Cleaning a transesophageal echocardiogram (TEE) ultrasound probe is vital to achieving high-level disinfection. The Centers for Medicare & Medicaid Services' (CMS) Infection Control Surveyor Worksheet states: "Pre-cleaning must always be performed prior to sterilization and high-level disinfection." Cleaning TEE probes, sometimes called pre-cleaning, is critical to a successful disinfection and to the integrity of the probe itself and must never be skipped. But when dealing with various semi-critical devices, there is so much jargon used, it can be hard to know what is even meant by "cleaning".
What is cleaning?
According to The Centers for Disease Control and Prevention (CDC), "Cleaning is the removal of foreign material (e.g., soil, and organic material) from objects and is normally accomplished using water with detergents or enzymatic products. Thorough cleaning is required before high-level disinfection and sterilization because inorganic and organic materials that remain on the surfaces of instruments interfere with the effectiveness of these processes."
How to clean a TEE probe
Immediately after removing a TEE ultrasound probe from a patient's esophagus, probes must first be bedside cleaned with an enzymatic product, like the TEEZyme® TEE Probe Enzymatic Sponge. This step removes some of the bioburden left on the shaft of the TEE probe and prevents what is left from hardening into biofilm. After this, the probe can be securely transported to the location where cleaning and disinfection can take place. The TPorter® TEE Ultrasound Probe Transportation Case keeps the delicate TEE probe's shaft and distal tip safe while protecting others from the biohazards a soiled probe presents.
The probe should then be rinsed to remove the bedside cleaning solution with a large volume of tempered water. The general recommendation is one minute of contact time per eight liters of water. Then a basin or sink should be filled with tempered water along with an enzymatic solution, like TEEZyme® MC Enzymatic Cleaner, for an enzymatic bath.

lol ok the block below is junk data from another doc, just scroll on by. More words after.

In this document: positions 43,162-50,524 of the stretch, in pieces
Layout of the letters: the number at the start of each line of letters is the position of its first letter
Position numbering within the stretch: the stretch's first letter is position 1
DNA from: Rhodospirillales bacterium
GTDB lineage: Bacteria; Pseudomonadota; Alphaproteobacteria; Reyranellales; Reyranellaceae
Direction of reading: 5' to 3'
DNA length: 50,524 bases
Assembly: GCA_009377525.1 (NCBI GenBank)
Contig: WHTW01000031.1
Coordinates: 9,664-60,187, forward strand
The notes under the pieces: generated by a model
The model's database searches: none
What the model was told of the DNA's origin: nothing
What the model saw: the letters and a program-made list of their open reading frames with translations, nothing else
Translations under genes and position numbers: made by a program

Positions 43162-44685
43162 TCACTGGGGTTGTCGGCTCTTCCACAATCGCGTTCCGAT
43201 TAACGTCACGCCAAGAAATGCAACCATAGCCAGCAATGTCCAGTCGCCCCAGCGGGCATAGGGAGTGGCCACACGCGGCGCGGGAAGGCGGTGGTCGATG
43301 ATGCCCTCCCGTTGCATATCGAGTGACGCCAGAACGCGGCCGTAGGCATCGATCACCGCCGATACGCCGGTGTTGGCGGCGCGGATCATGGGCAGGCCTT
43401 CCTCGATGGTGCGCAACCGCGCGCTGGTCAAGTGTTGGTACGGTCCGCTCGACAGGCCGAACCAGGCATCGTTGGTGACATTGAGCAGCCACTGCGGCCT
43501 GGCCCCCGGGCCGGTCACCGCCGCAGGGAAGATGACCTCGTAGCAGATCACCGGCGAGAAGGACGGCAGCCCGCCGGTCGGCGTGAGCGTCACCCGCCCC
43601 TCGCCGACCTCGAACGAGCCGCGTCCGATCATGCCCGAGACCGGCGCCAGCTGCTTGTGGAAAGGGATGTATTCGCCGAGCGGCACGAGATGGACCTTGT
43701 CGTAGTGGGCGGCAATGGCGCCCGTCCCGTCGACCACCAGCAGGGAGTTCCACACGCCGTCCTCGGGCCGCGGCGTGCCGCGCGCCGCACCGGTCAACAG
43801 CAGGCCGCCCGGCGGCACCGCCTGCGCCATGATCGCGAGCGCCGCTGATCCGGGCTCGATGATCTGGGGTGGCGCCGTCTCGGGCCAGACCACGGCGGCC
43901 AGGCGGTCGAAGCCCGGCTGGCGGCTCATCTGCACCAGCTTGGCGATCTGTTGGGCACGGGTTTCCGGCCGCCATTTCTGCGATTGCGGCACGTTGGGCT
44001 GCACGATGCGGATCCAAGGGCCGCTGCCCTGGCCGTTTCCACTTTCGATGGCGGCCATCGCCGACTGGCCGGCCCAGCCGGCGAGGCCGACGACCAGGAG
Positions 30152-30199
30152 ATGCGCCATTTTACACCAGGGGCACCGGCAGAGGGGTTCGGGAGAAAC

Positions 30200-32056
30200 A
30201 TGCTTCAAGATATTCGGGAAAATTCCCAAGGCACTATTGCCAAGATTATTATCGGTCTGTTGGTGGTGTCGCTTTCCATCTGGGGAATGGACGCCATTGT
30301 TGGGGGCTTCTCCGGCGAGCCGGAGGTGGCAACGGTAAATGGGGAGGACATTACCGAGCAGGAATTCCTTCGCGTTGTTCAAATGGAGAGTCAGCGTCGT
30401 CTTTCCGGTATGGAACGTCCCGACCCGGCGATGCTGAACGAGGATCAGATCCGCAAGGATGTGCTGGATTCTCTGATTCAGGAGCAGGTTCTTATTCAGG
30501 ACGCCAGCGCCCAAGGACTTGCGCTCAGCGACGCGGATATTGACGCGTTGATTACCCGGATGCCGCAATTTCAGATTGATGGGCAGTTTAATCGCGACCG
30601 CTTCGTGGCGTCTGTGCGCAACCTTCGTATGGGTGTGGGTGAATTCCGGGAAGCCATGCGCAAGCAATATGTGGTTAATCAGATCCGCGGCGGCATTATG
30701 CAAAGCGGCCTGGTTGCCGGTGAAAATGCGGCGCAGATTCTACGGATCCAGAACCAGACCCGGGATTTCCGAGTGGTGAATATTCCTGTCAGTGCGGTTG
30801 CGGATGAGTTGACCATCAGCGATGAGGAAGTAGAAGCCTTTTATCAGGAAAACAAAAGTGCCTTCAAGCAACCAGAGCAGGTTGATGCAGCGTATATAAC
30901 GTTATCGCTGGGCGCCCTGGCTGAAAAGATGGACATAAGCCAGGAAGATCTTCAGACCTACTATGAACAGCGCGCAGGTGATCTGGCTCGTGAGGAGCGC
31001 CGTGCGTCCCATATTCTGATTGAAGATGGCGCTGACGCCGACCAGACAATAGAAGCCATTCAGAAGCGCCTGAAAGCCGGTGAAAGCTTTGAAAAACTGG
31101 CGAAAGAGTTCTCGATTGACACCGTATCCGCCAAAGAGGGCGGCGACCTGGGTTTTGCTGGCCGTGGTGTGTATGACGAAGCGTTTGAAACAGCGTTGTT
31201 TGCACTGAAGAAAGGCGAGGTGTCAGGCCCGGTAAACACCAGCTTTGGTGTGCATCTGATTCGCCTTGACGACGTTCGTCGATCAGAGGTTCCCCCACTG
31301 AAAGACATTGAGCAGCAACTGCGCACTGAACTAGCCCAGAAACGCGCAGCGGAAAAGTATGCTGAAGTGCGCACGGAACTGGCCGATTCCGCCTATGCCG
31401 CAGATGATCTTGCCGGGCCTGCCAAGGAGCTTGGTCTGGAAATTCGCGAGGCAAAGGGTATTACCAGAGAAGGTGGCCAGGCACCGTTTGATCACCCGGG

Next, the TEE probe's shaft should be submerged in this bath for the manufacturer's directed time found in the instructions for use. The handle and cable must not be submerged to avoid damage to the ultrasound probe. After the enzymatic bath is complete, the basin or sink should be emptied and a large quantity of fresh, tempered water should be used to rinse the TEE probe.
A drying step using a contaminant-free product, like the QwikDry® Ultrasound Probe Drying Cloth, is recommended before high-level disinfection. This eliminates excess moisture that may interfere with microbicidal processes.
What do inspectors look for?
It's pretty simple. Regarding cleaning, inspectors will be asking two questions:
1. Are you following the manufacturer's instructions for cleaning or evidence-based guidelines?
2. Are you visually inspecting probes prior to high-level disinfection for residual soil and re-cleaning as needed?
Is cleaning still required if using an automated reprocessor?
When using a standard automated high-level disinfector, yes. Units like the TD 100® Automated TEE Probe Disinfector and the TD 200® Automated TEE Probe Disinfector only high-level disinfect probes. As with manual disinfection methods, you must always start the disinfection process with a clean probe.
If, however, your facility is using the TEEClean® Automated TEE Probe Cleaner Disinfector, the cleaning step is actually automated by your TEEClean. After bedside cleaning the TEE probe, you can simply insert the soiled probe into TEEClean and it will clean and then high-level disinfect your probe automatically, saving you time and avoiding the risks associated with manual reprocessing.
To learn more about the cleaning and disinfection process, call one of CS Medical's high-level disinfection experts at 877-255-9472 or email us at firstname.lastname@example.org.